Video 1: A video of the functionality of the LKMs that are described in this article.

Recommended Books on the Content in this Chapter

The following books contain further information on Linux kernel development. It is difficult to get up-to-date books on Linux development, but most of the principles described in these books hold true today:


  1. Rakesh May 7, 2015 at 1:49 am

    Hi Derek,

    Thanks a lot. I am referring your book for Beagle bone development, its amazing. This book solves hundreds of my questions.
    Thanks once again.
    I would like to run and Dubug the program (/ExploringBB/extras/kernel/gpio_test), the same that you have explained in part3: Buttons and LEDs.
    Actually my target is : I want to put breakpoint in interrupt handler of button press. So when i press the button the program should stop on that breakpoint.
    Please guide for how to proceed.

    • Derek May 7, 2015 at 12:01 pm

      Hi Rakesh, I don’t know how you could do that. Sorry, Derek.

      • Rakesh May 15, 2015 at 2:01 am

        Actually, I would like to run (/ExploringBB/extras/kernel/gpio_test) program in Elclipse IDE with run time debugger.
        one solution i did that, with the use of BBBchroot i solved some of the errors like

        but still some errors i need to resolve
        /BBBchroot/usr/src/linux-headers-3.8.13-bone50/include/linux/init.h:255:13: error: expected ‘=’, ‘,’, ‘;’, ‘asm’ or ‘__attribute__’ before ‘parse_early_param’
        /BBBchroot/usr/src/linux-headers-3.8.13-bone50/include/linux/init.h:256:13: error: expected ‘=’, ‘,’, ‘;’, ‘asm’ or ‘__attribute__’ before ‘parse_early_options’
        /BBBchroot/usr/src/linux-headers-3.8.13-bone50/include/linux/linkage.h:5:25: fatal error: asm/linkage.h: No such file or directory

  2. Rakesh May 7, 2015 at 1:52 am

    for the above program to run, i am using Eclipse IDE.


  3. Rakesh K May 29, 2015 at 7:34 am

    how can i do debugging in kernel for ADC using eclipse luna.

    • Derek May 29, 2015 at 10:51 pm

      I don’t think that is possible.

  4. David Rodriguez June 23, 2015 at 5:09 pm

    Hello Derek, I have a problem with my beaglebone I installed via ssh an rt kernel using rsync and after the reboot my beaglebone refuses ssh connection how can I fix this?

    • Derek June 24, 2015 at 1:51 pm

      Hi there, on solution is that you can use the USB UART TTL 3V3 cable that is described in Chapter 1 to connect to the BBB and ensure that the sshd is running. Alternatively, you could attach a monitor, keyboard, mouse and do the same. Kind regards, Derek.

      • David June 25, 2015 at 5:52 am

        thank you Derek Ill have to buy it because I disabled the HDMI for pwm outputs and…

      • David June 25, 2015 at 6:00 pm

        Do I need the HDMI for flashing? or can I just reinstall debian and work with it?

        • Derek June 26, 2015 at 9:48 pm

          Hi David, No HDMI is not required for flashing — see the guide in Chapter 2. Kind regards, Derek.

  5. Fointard June 28, 2015 at 5:56 pm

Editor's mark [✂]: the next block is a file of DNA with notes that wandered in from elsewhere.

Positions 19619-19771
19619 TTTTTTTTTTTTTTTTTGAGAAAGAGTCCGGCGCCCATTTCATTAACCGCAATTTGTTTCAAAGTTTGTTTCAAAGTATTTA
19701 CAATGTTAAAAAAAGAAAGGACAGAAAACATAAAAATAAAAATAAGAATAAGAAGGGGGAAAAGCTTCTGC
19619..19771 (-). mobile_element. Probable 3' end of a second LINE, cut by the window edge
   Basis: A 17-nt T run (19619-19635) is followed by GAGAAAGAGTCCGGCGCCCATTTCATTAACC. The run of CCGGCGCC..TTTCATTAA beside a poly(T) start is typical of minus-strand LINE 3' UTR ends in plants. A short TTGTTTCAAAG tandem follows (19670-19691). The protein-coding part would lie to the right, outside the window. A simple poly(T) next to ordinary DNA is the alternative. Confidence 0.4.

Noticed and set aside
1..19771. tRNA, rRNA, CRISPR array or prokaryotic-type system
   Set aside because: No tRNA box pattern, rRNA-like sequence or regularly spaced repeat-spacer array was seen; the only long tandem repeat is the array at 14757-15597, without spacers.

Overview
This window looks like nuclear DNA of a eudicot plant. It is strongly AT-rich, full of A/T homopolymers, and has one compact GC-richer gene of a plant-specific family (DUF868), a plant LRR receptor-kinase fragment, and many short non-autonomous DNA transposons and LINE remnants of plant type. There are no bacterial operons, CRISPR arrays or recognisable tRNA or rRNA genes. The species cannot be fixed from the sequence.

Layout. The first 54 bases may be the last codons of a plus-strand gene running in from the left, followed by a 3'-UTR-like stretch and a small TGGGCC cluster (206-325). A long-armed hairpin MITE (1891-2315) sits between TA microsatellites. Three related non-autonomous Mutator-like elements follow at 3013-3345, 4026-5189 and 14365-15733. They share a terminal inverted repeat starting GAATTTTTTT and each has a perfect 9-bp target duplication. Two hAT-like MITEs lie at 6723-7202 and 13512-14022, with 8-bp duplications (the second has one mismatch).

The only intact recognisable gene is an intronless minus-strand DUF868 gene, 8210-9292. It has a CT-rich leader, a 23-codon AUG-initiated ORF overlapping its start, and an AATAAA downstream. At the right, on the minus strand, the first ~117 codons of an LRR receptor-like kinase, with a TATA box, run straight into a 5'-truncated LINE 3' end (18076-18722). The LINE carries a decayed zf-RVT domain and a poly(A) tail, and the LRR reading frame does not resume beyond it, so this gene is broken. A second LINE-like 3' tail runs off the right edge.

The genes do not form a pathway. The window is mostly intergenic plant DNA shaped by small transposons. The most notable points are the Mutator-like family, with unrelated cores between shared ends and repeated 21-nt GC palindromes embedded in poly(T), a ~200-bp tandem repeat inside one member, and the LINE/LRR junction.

Hi Derek,
    I’ve been trying to get an LED kernel driver running on my BBB but i’m always getting an error when trying to access the pins :

    [ 195.251541] gpio_request: gpio-53 (sysfs) status -16
    [ 195.251569] gpio_request: gpio-54 (sysfs) status -16
    [ 195.251593] gpio_request: gpio-55 (sysfs) status -16
    [ 195.251617] gpio_request: gpio-56 (sysfs) status -16

    I think -16 stands for EBUSY which is not weird because the default LED kernel driver is actually using the pins (default heartbeat when we boot the board etc…). My driver actually works and make the LEDs blink but I don’t think this is a clean way to do it.

    What i’d like to know is this : how can I disable the default LED kernel driver so that I don’t get this error and the pins are unsused when I request them ? I think I might have to rebuild a custom kernel or mess with the device tree but I just don’t know where to start. Can you help ?

    PS : my code is on GitHub : https://github.com/Fointard/SLD

    • Derek June 30, 2015 at 11:32 am

      Hi Fointard, my guess is that the device tree overlay notes exclusive use of these pins with GPIO-LEDs and therefore when you use them in your module the requests appear. You would probably have to disable the GPIO-LEDs entry in the DTS for the BBB and then it would be fine (see Chapter 6 and Chapter 3). Kind regards, Derek.

  6. Brett May 11, 2016 at 6:00 pm

    Excellent addition, very great read. Might have to use soon as well: has anyone else noticed that P9_15 AKA GPIO_48 has stopped responding after updating to the latest 8.3 kernel? I’ve been using that pin as a toggle for months but this kernel broke the function for reasons I cannot discern. An LKM may fix it.

Comments are closed.

Exploring BeagleBone

This is the companion site for the book “Exploring BeagleBone: Tools and Techniques for Building with Embedded Linux” by Derek Molloy. The site structures and contains all of the digital media that is described in the book. Each chapter in the book links to an individual web page, which can be accessed using the menu on the top right-hand side of this page when you close this menu. For details of the book itself, click here.